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Monday, October 15, 2012

The Question, October 15, 2012 - Jennifer H. Capraru on The Seventh Seal

Bergman on Stage
by Estelle Rosen

Acclaimed director Jennifer H. Capraru will direct Concordia University Department of Theatre’s presentation of Ingmar Bergman’s The Seventh Seal. As Artistic Director of Theatre Asylum, she also has extensive experience directing contemporary theatre for human rights.

What is it about Ingmar Bergman's Seventh Seal that attracted you to present it as a play? Particularly explain  your description of the Seventh Seal as "an interrogation into the nature of faith" and your comment about Bergman's intense questioning of what makes us human - in the face of strife - resonating today as much as it did in the 15th century.

It has been years that master artist Ingmar Bergman's  film The Seventh Seal and its story, with its powerful and universal characters, have haunted me.

Bergman's cinema is intrinsically linked to his work as a stage director, which he never left throughout his 60-year career. His ensemble of theatre actors graces his films, and his use of language, composition and blocking are all richly informed by his long life in the theatre. He had faith in the theatre, where, unlike in film, one does not "work all day for three minutes of result," as he put it. 

Specific themes appear regularly in his work, notably, his existential search for God and human faith. His stark and sublime explorations on life, philosophy and death are profound inquiries into what it means to be human, as he paints clearly how we are capable of anything, whether it is the crusades 650 years ago, or the war on terror today.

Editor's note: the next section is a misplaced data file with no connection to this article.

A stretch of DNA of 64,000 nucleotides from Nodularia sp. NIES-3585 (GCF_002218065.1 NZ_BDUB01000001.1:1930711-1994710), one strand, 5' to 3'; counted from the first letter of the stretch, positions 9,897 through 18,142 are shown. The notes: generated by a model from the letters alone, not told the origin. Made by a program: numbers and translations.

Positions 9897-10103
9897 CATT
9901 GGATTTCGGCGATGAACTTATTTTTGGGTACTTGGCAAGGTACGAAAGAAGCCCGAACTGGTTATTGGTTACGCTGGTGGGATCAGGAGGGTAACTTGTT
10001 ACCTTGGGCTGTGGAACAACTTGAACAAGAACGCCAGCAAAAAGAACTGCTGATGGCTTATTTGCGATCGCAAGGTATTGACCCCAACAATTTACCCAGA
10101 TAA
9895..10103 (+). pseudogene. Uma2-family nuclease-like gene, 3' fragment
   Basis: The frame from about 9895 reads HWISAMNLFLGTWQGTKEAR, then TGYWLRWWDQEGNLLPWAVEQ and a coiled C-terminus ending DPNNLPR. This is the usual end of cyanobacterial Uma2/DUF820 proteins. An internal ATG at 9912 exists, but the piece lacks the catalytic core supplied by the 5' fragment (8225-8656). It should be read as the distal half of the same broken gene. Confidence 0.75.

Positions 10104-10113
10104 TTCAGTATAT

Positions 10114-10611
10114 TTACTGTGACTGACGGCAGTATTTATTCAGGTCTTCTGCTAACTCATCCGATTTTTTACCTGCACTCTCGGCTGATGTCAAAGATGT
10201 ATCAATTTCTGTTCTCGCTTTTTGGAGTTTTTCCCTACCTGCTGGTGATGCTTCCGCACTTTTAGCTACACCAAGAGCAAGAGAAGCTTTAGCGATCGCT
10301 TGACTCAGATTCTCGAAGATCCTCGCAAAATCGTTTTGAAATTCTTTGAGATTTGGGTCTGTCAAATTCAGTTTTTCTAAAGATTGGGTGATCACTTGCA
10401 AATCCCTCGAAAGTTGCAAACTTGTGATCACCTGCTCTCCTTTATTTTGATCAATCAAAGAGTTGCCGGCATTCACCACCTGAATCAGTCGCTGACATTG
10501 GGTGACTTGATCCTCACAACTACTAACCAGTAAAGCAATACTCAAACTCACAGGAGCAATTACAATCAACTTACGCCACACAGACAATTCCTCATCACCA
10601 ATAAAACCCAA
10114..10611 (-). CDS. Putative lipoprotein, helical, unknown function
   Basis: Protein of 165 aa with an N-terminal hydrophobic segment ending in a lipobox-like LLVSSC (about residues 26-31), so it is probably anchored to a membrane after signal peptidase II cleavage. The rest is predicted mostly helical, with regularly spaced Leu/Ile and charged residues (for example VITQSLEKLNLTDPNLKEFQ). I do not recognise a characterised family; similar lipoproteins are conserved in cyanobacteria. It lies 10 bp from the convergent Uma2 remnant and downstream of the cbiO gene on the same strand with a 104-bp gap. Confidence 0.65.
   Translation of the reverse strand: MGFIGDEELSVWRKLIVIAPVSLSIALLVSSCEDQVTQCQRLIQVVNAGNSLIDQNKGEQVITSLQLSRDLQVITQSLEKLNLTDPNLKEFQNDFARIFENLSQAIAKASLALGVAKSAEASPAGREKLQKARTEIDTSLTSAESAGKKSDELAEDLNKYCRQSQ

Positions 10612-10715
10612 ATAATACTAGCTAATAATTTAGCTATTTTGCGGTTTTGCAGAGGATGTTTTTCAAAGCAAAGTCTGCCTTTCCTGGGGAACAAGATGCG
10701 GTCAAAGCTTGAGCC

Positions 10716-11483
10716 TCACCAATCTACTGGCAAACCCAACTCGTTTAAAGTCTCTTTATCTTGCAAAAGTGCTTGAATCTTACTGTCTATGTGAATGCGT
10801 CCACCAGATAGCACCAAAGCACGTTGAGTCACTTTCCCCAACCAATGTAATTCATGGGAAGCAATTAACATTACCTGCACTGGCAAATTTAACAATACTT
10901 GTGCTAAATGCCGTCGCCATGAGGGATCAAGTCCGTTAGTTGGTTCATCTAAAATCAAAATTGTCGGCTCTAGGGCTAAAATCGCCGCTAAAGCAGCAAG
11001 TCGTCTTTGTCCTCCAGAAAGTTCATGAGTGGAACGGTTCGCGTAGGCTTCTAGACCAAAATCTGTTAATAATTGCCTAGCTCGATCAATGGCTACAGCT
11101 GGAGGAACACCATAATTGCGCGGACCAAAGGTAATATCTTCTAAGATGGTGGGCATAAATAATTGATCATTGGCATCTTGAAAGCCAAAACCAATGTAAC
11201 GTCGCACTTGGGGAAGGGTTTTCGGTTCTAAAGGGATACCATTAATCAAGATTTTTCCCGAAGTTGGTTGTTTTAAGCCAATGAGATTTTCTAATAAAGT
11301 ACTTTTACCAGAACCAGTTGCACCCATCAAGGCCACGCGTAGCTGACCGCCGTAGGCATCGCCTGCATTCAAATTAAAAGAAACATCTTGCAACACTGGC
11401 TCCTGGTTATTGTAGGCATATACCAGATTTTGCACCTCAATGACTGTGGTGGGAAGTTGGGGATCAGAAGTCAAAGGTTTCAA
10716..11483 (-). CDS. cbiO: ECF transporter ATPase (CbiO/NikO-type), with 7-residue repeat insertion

For all his obsession with difficult themes, Bergman is first and foremost an entertainer, hilarious at comedy, smooth with dialogue, and possessed of a dark Swedish eroticism. He dares to ask the most difficult questions on the macro and micro levels. He is fascinated by human relations such as internal conflict - his characters battle to express their feelings both to themselves and to one another. Bergman looks deep into the dark abyss and up into the highest heights of the meaning in life. This is a question that stares right back at him, and at all of us.

I am grateful to Concordia for this chance to lift up this cinematic jewel and place it upon a stage, transformed into contemporary theatre with our strong ensemble of 21 actors, all live music, in the full 360 with the public onstage with us at the D. B. Clarke Theatre.

"The shadow of death gives life its depth." ~ Ingmar Bergman

The Concordia University Department of Theatre presents The Seventh Seal from October 18 to 21 at the D. B. Clarke Theatre. For more information, visit the Theatre website.

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